This morning he was wearing a new shirt. He pointed to a tiny cut on his leg. I asked what happened and Mr Man said, “He fell on the playground yesterday.” Silent E asked for two hugs today.

I tossed him into the air and caught him close, held him tight.

I don’t know where he will land. I don’t know where either of us will be in the fall, but Silent E taught me that other people’s boogers can be a real gift. A sign of trust, of love given with open arms.

Superhero

Superhero

Today I Pledge

It was a rough weekend. Anxiety pinched at my every breath. Couldn’t sleep, couldn’t stop thinking, couldn’t finish any of the tasks I had set for myself. Just…couldn’t.

It’s been a rough month, what with the pneumonia and the plumbing crisis and taxes to do and summer camp registrations and bleeding cash and still missing my dad and the pollen and the and and ands.

It’s been a rough year, even the parts I haven’t talked about. I’ve been getting quieter and quieter because I started believing the lie that there were stories I’m not allowed to tell. I spent too much time listening to the vicious little voice that says, “No one gives a shit what you think anyway.” I started carrying the weight of “but what if I hurt someone’s feelings if I say that?” I put my own hand over my own mouth then wondered why I felt so stifled.

So with all that said, I found myself sitting inside my car at Carlos’ school this morning and I realized that I was pretty close to happy. Jayla and I had made a pattern of beads. She took my hair out of its ponytail and said, “Let’s be pretty!” Reniya sat in my lap while we counted pegs and stacked them up to make the tallest tower we could. Caleb counted all the way to 20. Rico snuck up behind me so I could play our game where I look over my shoulder and pretend I can’t see him back there. Malak showed me her new pink sneakers. Jaden showed me his dance moves.

When the Good Morning Song played over the intercomm, we cleaned up the toys and pushed the chairs under the table, then the kids went to their spots on the rug. I kissed Carlos on the top of his head and whispered, “Have a great day. I love you.” I gave a couple of hugs to the ones who wanted one. I slipped out the side door of the school and walked across the empty parking lot as the Star Spangled Banner played. The PA system reaches out to the playground, so I can still hear what’s going on inside the building.

I sat in the car with the keys dangling from the ignition and my phone in hand. On busy mornings, that moment in the car is usually my first chance to gather myself and see how I am that day. Today, after all those airless moments this weekend, I found myself with a glimmer of happy, like a candle flame trying to get started. I looked out into the sun rising over the playground and breathed in some of the pink sky.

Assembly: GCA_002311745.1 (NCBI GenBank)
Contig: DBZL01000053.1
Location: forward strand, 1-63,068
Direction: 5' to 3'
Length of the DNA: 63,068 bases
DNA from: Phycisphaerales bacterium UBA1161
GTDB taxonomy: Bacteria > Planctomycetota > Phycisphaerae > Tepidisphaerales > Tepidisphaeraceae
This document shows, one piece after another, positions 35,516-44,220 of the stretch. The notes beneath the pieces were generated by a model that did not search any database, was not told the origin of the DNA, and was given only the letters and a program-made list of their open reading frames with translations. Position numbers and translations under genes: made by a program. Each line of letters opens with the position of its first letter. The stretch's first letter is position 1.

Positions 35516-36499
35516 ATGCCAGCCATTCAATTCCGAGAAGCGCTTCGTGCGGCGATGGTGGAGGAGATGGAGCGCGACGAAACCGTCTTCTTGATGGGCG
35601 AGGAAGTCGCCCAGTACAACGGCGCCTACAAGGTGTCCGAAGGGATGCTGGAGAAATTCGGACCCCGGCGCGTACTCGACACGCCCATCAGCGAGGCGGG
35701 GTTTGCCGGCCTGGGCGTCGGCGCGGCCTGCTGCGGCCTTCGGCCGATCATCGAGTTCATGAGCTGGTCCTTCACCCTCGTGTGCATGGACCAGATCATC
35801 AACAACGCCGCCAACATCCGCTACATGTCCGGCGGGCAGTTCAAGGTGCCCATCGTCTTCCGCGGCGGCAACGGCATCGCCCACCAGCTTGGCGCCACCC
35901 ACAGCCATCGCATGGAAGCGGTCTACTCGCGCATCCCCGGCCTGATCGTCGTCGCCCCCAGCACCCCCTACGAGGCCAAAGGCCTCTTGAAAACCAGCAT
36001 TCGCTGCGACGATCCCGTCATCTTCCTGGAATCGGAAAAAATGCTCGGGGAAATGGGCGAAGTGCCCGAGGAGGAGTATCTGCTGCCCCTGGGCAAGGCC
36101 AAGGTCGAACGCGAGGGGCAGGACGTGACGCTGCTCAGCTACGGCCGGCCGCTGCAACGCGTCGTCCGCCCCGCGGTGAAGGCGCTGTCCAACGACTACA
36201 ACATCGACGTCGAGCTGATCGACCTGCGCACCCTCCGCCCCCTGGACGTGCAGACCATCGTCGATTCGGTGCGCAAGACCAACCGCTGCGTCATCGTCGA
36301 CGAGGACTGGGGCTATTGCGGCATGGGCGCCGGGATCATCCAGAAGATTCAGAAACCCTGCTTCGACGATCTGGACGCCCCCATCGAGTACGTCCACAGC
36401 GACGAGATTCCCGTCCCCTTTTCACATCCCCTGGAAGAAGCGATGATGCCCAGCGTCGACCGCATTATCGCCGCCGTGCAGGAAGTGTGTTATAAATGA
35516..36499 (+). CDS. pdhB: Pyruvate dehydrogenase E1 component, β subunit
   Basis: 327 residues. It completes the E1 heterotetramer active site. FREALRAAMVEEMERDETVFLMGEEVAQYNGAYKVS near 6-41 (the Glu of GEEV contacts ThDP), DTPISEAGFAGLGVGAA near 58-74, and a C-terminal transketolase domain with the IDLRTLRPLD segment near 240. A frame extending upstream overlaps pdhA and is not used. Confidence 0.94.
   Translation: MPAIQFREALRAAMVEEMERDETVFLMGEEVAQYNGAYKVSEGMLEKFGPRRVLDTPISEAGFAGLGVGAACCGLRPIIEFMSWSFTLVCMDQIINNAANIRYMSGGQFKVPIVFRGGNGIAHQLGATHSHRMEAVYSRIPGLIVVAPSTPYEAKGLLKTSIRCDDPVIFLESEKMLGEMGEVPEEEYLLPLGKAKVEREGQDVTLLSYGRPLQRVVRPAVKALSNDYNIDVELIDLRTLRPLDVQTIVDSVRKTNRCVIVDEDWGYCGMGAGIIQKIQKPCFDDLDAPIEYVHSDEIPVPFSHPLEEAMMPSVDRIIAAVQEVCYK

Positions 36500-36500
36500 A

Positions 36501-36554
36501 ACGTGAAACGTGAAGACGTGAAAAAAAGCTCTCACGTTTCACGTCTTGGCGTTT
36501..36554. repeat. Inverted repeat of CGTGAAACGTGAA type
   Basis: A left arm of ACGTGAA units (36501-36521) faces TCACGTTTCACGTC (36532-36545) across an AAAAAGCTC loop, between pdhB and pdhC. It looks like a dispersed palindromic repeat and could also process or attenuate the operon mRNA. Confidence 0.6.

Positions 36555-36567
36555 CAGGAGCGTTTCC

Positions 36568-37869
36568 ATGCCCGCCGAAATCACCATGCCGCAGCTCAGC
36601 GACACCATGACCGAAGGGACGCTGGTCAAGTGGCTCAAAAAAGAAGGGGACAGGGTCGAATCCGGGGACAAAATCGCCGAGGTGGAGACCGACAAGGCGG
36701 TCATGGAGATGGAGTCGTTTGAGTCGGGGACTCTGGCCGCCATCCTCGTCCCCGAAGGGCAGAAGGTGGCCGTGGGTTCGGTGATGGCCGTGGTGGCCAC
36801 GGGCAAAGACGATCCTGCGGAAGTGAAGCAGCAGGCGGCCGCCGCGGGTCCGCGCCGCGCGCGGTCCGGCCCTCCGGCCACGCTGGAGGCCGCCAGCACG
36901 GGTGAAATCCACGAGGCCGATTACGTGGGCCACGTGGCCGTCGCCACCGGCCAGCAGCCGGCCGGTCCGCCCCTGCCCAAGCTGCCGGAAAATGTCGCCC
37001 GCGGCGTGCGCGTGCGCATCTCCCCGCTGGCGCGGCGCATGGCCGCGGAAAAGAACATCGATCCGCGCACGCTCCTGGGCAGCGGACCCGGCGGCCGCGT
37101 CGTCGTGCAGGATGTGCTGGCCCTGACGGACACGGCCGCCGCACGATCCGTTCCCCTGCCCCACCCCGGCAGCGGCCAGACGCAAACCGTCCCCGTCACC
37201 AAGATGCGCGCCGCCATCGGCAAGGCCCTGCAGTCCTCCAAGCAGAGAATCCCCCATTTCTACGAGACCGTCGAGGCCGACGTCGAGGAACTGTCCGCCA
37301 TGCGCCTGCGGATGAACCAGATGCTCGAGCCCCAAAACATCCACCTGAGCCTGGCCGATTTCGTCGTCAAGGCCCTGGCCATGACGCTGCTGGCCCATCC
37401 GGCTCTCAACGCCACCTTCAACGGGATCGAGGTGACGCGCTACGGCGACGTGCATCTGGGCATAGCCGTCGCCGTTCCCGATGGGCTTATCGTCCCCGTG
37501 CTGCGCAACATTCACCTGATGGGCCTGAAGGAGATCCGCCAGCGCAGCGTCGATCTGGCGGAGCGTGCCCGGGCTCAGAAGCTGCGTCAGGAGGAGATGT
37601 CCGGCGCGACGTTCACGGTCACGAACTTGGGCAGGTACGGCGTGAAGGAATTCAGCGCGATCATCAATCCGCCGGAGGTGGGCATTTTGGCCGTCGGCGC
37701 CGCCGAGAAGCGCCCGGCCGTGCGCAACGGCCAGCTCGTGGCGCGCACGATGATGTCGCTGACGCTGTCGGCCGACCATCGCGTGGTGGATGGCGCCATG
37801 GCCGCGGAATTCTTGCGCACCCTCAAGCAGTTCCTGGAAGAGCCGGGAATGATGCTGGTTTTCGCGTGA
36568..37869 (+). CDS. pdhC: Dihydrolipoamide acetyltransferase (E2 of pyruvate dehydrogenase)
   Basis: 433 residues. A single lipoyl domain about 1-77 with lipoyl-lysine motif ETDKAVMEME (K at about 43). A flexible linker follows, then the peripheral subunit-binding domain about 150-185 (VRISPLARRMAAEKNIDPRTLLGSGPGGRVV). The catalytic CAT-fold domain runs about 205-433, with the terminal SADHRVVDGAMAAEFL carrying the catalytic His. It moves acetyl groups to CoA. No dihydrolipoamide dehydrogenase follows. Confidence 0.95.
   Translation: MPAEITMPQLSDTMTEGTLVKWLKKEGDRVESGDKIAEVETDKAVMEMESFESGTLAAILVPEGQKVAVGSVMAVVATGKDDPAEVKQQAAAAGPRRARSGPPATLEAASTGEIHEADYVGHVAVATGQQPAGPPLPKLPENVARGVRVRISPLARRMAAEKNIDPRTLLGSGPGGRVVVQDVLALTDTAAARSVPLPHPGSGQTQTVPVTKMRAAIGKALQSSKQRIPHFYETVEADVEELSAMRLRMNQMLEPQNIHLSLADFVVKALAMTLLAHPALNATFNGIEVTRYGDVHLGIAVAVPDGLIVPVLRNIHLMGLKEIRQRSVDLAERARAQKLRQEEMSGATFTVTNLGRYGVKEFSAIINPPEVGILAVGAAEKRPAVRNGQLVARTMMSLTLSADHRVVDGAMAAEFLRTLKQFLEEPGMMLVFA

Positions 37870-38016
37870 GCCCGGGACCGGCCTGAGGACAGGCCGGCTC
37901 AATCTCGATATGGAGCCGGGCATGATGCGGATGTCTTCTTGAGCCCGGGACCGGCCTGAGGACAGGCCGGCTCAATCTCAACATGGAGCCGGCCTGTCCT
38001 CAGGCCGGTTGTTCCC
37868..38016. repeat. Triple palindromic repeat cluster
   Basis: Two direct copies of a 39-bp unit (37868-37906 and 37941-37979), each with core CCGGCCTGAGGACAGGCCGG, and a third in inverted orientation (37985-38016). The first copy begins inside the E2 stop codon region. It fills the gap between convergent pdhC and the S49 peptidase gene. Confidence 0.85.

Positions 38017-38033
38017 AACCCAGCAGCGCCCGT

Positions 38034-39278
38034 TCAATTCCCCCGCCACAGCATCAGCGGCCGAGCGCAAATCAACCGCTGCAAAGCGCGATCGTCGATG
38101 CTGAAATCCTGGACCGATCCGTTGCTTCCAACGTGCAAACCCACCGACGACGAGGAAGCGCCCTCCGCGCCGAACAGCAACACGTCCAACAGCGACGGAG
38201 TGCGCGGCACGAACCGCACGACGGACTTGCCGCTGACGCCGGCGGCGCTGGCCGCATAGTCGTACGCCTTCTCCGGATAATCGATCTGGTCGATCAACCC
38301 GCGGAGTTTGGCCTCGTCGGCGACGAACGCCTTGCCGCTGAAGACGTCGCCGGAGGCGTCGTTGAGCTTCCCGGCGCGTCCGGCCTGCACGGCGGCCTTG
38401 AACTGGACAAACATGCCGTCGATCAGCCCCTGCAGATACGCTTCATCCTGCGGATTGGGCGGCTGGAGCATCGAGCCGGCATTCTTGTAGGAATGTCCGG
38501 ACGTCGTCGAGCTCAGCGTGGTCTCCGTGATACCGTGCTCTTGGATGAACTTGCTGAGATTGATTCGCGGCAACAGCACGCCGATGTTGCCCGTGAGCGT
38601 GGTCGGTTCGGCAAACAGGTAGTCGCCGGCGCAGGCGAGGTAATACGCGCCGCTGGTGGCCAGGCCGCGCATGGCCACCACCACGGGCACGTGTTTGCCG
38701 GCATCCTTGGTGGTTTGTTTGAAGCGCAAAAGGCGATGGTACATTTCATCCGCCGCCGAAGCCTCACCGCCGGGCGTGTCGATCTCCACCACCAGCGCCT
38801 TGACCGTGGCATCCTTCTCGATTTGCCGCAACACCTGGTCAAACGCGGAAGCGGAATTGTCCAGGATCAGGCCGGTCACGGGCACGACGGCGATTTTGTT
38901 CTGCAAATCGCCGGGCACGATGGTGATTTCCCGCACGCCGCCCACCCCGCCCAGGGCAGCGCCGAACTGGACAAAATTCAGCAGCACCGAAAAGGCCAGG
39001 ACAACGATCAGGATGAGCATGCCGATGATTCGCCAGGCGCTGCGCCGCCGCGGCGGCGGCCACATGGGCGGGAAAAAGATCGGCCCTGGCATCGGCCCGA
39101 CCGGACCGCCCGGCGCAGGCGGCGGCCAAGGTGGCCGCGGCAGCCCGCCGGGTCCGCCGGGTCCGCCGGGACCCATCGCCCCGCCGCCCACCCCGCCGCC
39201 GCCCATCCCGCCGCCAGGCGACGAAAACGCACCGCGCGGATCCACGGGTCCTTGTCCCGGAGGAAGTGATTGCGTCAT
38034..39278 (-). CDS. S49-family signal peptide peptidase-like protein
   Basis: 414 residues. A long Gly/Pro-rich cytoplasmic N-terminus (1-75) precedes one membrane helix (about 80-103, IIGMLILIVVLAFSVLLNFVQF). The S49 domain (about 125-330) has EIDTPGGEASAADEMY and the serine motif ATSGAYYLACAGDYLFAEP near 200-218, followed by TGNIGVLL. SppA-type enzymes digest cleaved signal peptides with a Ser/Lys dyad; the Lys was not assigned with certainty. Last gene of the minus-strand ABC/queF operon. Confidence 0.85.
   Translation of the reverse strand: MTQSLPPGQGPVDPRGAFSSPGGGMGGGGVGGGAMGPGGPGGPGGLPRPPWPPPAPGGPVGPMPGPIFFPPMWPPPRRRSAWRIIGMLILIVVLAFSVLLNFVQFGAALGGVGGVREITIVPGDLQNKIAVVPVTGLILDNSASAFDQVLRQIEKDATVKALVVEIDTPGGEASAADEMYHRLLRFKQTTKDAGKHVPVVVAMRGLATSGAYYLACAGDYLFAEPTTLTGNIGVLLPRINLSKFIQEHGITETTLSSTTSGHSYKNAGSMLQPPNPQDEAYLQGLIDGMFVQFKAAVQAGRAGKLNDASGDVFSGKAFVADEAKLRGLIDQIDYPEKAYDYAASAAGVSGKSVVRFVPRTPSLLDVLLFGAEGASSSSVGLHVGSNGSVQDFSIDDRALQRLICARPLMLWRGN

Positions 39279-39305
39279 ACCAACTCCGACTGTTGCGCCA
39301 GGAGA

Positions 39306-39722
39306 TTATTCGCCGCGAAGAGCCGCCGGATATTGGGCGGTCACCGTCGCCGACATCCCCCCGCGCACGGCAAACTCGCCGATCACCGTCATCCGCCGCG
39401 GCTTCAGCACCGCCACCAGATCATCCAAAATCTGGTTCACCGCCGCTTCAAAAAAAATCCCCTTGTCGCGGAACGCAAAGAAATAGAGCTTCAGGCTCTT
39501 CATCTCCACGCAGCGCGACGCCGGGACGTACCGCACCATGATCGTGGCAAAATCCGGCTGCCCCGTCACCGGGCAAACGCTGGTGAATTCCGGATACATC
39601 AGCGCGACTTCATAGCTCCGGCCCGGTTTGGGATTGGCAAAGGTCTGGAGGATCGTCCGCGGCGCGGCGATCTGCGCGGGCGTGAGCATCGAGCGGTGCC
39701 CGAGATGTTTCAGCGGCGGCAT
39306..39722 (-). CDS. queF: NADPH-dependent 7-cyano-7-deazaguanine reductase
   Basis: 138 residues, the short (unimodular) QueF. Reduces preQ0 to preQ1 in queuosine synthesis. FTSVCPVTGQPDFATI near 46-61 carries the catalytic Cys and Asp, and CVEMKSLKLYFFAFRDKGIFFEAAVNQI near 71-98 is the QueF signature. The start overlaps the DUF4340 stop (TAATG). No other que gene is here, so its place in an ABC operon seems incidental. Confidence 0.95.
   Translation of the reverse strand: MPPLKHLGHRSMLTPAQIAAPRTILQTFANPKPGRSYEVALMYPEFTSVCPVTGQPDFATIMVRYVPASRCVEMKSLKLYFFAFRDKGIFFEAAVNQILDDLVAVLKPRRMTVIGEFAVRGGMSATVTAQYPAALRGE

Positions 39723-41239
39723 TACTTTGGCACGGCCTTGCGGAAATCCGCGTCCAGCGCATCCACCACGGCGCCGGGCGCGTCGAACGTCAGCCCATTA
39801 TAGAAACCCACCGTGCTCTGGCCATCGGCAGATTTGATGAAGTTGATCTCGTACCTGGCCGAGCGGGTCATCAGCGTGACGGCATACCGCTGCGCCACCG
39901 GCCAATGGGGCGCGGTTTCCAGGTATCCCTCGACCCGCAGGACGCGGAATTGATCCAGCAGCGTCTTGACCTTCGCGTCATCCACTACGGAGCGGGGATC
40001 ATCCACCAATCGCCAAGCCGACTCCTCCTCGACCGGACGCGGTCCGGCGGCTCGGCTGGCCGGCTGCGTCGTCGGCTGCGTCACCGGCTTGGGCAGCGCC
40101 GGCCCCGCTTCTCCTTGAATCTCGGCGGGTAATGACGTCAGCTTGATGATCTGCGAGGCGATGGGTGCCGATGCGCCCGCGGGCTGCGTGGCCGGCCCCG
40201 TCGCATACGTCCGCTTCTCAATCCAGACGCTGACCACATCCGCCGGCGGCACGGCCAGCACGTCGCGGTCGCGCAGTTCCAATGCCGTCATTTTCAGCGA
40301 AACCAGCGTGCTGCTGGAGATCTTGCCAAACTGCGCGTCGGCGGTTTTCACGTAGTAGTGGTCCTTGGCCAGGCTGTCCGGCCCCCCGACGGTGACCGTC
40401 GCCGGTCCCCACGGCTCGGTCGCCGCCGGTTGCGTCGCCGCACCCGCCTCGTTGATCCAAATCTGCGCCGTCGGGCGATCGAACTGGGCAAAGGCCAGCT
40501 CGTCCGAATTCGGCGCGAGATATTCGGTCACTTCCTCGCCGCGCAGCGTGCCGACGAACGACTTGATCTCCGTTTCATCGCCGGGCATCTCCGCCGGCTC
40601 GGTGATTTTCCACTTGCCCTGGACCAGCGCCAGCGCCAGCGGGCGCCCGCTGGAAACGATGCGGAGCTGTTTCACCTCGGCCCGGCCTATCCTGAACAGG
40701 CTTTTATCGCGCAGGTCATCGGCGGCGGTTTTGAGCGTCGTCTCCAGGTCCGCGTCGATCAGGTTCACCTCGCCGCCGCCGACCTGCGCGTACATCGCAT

The teacher in charge of announcements read the menu for breakfast and lunch. She reminded everyone that tomorrow is superhero dress up day. Then she welcomed three little preschool kids who would be leading the school in the pledge that day. Each one hollered their name into the mic–so loud and proud I couldn’t really understand them. But their joy came through loud and clear.

They launched into the Pledge of Allegiance with verve. One little girl was going double-time so it kind of fell apart in the middle section. The teacher chimed in to get them back on track, and in unison they all wrapped it up on, “with liberty and justice for all.”

My heart twisted. That’s the part of the pledge that’s hardest to hear right now. For the past couple of years, being woke has worn me out. Once you’ve become attuned to the unjust parts of our system, whether it be sexism, racism, or economic chokeholds–it’s hard to believe it when we say “liberty and justice for all.” I have to remind myself that it’s a goal, not a done deal. That liberty and justice for ALL is what we’re working towards.

The happy started to dissipate under the weight. I could feel all that joy that I had stored up with my preK friends begin to flicker and fade.

But those kids on the microphone weren’t finished. Right after the Pledge of Allegiance, all the students at the Early Learning Center recite their school pledge, which goes like this:

Today I pledge to do my best

By being READY to learn

RESPONSIBLE for myself and

RESPECTFUL towards others.

I am an ELC Lion…hear me ROAR!

The trio doing morning announcements really threw themselves into that pledge today and I thank them for it. As their roars raced across the parking lot to where I sat alone in my car, I realized that I can believe in their simple pledge. Right now, every day.

I am ready to learn, even when the knowledge hurts.

I am responsible for myself, honoring my mind, body, and spirit.

I am respectful towards others, even those who disagree with me.

I am a tired but hopeful middle-aged white woman whose heart sometimes breaks in the parking lot….hear me ROAR.